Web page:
Nah nah nah nah,
nah nah nah nah,
hey hey hey,
The day could not come fast enough. Today, the WSLCB announced the selection of technology company Franwell as the Apparent Successful Vendor (ASV) to replace the existing Biotrack seed-to-sale traceability system in Washington State.
I can’t believe they plan to migrate to an entirely new system/framework by October 2017. I don’t see how this can be done given my background and experience working in the enterprise software space, especially when dealing with government agencies and projects. I hope Franwell has some ninjas on their team because they are going to need some serious SQL coders to port from the underlying Biotrack data model. Unless they already have a migration tool/util already built.
Need to go check into these guys ASAP. I really hope they are better. I have a ton of questions on how deep they are going to go to rip Biotrack out. Could potentially affect ALL of my data mining stuff. #buhbye#biocrapthc #goodriddance#worstdatabaseever #lcb #slcb #i502
Because Biotrack is stupid and their database tables suck, this table doesn’t display the actual name of the Licensee that had the violation. Until I figure out a better way, here’s a nifty URL that you can use and just cut and paste the license number and add to the end of the URL to see who committed the violation.
https://502data.com/license/[paste license number here]
For example, https://502data.com/license/414841
[TODO: add links to table for license name lookup and WAC code and case # linkage]
As I transition my i502 data mining project from my laptop to the cloud, I’m working on a conceptual framework for offering competitive briefs, reports, charts, and drill-down maps on i502 Producers, Processors, and Retailers. This will include insight, commentary, and a sizeable chunk of data factoids about your closest competitors.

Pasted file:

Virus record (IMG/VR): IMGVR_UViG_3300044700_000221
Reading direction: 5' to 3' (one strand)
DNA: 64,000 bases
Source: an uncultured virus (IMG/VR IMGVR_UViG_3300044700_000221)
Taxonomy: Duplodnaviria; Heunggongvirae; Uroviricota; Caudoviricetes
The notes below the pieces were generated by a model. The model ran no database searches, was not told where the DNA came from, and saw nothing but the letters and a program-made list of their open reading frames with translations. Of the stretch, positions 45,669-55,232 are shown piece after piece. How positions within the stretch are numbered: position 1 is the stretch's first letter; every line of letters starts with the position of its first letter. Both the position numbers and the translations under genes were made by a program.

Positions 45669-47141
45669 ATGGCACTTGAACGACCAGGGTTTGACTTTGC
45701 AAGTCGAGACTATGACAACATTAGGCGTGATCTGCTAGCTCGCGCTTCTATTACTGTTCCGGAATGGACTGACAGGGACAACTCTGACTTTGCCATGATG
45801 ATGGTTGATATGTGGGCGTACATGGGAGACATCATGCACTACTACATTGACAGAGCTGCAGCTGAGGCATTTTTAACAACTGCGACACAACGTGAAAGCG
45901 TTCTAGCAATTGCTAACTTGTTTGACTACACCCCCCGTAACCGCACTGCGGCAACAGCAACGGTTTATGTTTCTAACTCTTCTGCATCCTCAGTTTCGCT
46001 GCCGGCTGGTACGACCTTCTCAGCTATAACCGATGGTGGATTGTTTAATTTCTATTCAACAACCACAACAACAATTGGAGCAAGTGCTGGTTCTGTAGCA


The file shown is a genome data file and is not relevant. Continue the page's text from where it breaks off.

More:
Here are some of my initial thoughts:
- For Producer/Processors
- Products made
- Products sold
- Products destroyed
- Products failed testing
- Heat maps with layers for:
- Retailers by location
- Products by retailer
- Wholesale Sales by product type, product, temporal (daily, weekly, monthly, yearly)
- Retailer markups
- By retailer
- By product type
- By Product SKU
- For Retailers
- Wholesale cost
- By product type
- By product
- By producer/processor
- By region/geography
- Retail Sales
- By product type (flower, oil, edibles)
- By SKU (e.g. Skord Nightmare Cookies Live Resin)
- By Producer/Processor
- Top 10 Producer/processor sales drill down
- Top 10 closest retailers (region/geography)
- Top 10 closest retailers (aggregate sales)
- Learn who your competition is.
- Understand the range of products your competitors produce/offer/sell.
- Understand the range of products that you or your competitors DON’T SELL (products sitting on shelf).
- Understand how much and when your customers sell.
- Understand where and to whom your competitors sell. ]
That’s all I can think of off the top of my head for now. Will update/edit post as I iterate and refine this conceptual framework.
If you made it this far, thanks for taking the time to read through this post. As a reward, here’s a pic of some Chem Dawg I grew back in the MMJ days.
Hi guys. I’m working on a detailed analyst report on the i502 traceability data from December 2016.
Until I have it ready to publish, here are a few teaser factoids:
- Largest concentrate wholesale sale: GreenRush sold 4000 grams of GreenRush Gold Standard Concentrate (Marijuana extract for inhalation) to Clutch Cannabis (in a processor to processor wholesale deal) for $48000 or $12/g.
- Total concentrates sold (wholesale) to date: 8,688,860 grams
- Total concentrate wholesale sales to date: $92,958,449
- Average wholesale price per unit: $8.97
Much more to come. Tables, charts, commentary, analysis.